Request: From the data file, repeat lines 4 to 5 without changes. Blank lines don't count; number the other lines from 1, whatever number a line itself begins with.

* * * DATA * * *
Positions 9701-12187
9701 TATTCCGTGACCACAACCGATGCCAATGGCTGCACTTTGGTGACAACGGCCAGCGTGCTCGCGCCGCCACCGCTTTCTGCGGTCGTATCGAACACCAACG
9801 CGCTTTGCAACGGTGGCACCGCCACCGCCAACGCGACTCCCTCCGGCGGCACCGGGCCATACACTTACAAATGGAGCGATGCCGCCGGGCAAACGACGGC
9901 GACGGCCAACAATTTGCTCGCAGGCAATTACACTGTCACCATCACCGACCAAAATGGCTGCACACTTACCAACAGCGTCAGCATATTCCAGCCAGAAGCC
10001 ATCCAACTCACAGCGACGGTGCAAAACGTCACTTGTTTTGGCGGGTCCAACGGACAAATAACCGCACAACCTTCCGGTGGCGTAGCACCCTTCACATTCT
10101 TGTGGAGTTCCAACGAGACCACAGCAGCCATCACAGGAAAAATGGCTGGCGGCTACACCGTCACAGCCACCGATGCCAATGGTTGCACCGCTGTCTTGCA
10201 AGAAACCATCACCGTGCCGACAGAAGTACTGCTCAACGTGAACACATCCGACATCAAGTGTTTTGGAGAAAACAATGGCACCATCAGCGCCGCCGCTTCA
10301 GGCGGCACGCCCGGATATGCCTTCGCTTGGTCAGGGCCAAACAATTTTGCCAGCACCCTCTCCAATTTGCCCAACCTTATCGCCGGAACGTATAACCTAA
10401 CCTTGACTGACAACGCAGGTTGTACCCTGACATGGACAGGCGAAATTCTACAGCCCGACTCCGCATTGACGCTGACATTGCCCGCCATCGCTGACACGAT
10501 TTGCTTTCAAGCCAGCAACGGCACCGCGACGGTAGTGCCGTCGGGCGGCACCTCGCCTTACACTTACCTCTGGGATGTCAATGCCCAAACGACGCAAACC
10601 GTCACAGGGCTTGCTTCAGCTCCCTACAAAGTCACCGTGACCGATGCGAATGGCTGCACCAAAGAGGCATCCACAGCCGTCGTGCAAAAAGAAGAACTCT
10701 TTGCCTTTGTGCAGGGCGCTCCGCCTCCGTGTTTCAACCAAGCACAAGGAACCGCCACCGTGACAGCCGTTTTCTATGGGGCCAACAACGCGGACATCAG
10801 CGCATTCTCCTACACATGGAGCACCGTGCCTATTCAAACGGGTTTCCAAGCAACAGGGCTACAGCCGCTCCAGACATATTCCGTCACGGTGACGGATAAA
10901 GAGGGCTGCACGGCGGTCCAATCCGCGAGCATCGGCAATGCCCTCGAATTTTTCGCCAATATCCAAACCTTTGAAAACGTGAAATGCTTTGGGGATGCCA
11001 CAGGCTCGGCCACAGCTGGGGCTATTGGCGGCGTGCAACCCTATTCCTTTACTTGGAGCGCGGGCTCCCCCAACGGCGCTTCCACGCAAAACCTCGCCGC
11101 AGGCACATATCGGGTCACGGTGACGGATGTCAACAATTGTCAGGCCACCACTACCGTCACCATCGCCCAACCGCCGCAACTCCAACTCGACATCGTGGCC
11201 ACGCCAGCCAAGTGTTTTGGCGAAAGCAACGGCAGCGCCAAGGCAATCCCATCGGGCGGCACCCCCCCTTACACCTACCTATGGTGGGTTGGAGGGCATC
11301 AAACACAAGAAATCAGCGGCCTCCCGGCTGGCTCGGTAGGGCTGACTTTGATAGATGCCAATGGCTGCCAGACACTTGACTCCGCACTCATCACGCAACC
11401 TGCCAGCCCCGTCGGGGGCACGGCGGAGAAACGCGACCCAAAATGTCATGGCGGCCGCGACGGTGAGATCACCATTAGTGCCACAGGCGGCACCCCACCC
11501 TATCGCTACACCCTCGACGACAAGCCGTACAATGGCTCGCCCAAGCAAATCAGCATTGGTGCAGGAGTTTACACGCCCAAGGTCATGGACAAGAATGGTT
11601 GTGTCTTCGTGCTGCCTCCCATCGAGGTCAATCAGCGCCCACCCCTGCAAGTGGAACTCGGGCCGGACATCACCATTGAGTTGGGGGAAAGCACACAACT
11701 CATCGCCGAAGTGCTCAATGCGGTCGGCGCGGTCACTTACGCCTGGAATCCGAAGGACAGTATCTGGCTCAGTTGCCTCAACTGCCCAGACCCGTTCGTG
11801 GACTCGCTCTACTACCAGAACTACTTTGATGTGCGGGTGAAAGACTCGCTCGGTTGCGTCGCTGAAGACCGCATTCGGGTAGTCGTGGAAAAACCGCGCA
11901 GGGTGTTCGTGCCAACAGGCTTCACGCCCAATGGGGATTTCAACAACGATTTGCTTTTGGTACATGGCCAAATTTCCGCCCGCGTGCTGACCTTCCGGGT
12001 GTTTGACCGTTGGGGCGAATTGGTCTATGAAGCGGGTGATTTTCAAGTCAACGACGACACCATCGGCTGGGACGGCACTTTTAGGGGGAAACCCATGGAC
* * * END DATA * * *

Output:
9901 GACGGCCAACAATTTGCTCGCAGGCAATTACACTGTCACCATCACCGACCAAAATGGCTGCACACTTACCAACAGCGTCAGCATATTCCAGCCAGAAGCC
10001 ATCCAACTCACAGCGACGGTGCAAAACGTCACTTGTTTTGGCGGGTCCAACGGACAAATAACCGCACAACCTTCCGGTGGCGTAGCACCCTTCACATTCT